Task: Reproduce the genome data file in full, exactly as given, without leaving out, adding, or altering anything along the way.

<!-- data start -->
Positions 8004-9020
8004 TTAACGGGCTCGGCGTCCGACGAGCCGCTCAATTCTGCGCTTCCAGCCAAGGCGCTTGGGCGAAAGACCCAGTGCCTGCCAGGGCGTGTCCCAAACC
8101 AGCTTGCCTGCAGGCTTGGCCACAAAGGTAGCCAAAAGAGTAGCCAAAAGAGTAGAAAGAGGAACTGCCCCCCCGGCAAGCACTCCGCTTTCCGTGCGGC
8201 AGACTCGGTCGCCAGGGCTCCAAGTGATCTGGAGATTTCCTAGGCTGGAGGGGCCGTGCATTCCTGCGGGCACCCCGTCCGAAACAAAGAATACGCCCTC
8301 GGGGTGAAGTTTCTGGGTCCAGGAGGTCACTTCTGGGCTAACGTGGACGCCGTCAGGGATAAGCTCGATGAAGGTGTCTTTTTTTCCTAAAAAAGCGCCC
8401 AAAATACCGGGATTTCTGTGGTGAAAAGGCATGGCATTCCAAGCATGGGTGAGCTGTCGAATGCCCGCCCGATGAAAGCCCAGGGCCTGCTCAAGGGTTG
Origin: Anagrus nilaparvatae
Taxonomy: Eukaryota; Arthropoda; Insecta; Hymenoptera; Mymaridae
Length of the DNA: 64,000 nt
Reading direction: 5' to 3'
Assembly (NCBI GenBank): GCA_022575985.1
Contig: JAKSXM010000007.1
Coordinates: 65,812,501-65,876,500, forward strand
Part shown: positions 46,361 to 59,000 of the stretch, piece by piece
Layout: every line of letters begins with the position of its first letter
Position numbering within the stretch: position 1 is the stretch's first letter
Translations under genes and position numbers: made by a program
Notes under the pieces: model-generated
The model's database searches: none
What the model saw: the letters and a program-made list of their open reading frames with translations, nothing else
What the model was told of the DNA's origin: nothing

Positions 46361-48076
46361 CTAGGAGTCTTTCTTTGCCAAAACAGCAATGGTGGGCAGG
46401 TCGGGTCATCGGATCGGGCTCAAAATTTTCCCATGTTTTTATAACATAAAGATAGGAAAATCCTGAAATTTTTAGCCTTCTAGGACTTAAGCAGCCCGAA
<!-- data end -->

Positions 8004-9020
8004 TTAACGGGCTCGGCGTCCGACGAGCCGCTCAATTCTGCGCTTCCAGCCAAGGCGCTTGGGCGAAAGACCCAGTGCCTGCCAGGGCGTGTCCCAAACC
8101 AGCTTGCCTGCAGGCTTGGCCACAAAGGTAGCCAAAAGAGTAGCCAAAAGAGTAGAAAGAGGAACTGCCCCCCCGGCAAGCACTCCGCTTTCCGTGCGGC
8201 AGACTCGGTCGCCAGGGCTCCAAGTGATCTGGAGATTTCCTAGGCTGGAGGGGCCGTGCATTCCTGCGGGCACCCCGTCCGAAACAAAGAATACGCCCTC
8301 GGGGTGAAGTTTCTGGGTCCAGGAGGTCACTTCTGGGCTAACGTGGACGCCGTCAGGGATAAGCTCGATGAAGGTGTCTTTTTTTCCTAAAAAAGCGCCC
8401 AAAATACCGGGATTTCTGTGGTGAAAAGGCATGGCATTCCAAGCATGGGTGAGCTGTCGAATGCCCGCCCGATGAAAGCCCAGGGCCTGCTCAAGGGTTG
Origin: Anagrus nilaparvatae
Taxonomy: Eukaryota; Arthropoda; Insecta; Hymenoptera; Mymaridae
Length of the DNA: 64,000 nt
Reading direction: 5' to 3'
Assembly (NCBI GenBank): GCA_022575985.1
Contig: JAKSXM010000007.1
Coordinates: 65,812,501-65,876,500, forward strand
Part shown: positions 46,361 to 59,000 of the stretch, piece by piece
Layout: every line of letters begins with the position of its first letter
Position numbering within the stretch: position 1 is the stretch's first letter
Translations under genes and position numbers: made by a program
Notes under the pieces: model-generated
The model's database searches: none
What the model saw: the letters and a program-made list of their open reading frames with translations, nothing else
What the model was told of the DNA's origin: nothing

Positions 46361-48076
46361 CTAGGAGTCTTTCTTTGCCAAAACAGCAATGGTGGGCAGG
46401 TCGGGTCATCGGATCGGGCTCAAAATTTTCCCATGTTTTTATAACATAAAGATAGGAAAATCCTGAAATTTTTAGCCTTCTAGGACTTAAGCAGCCCGAA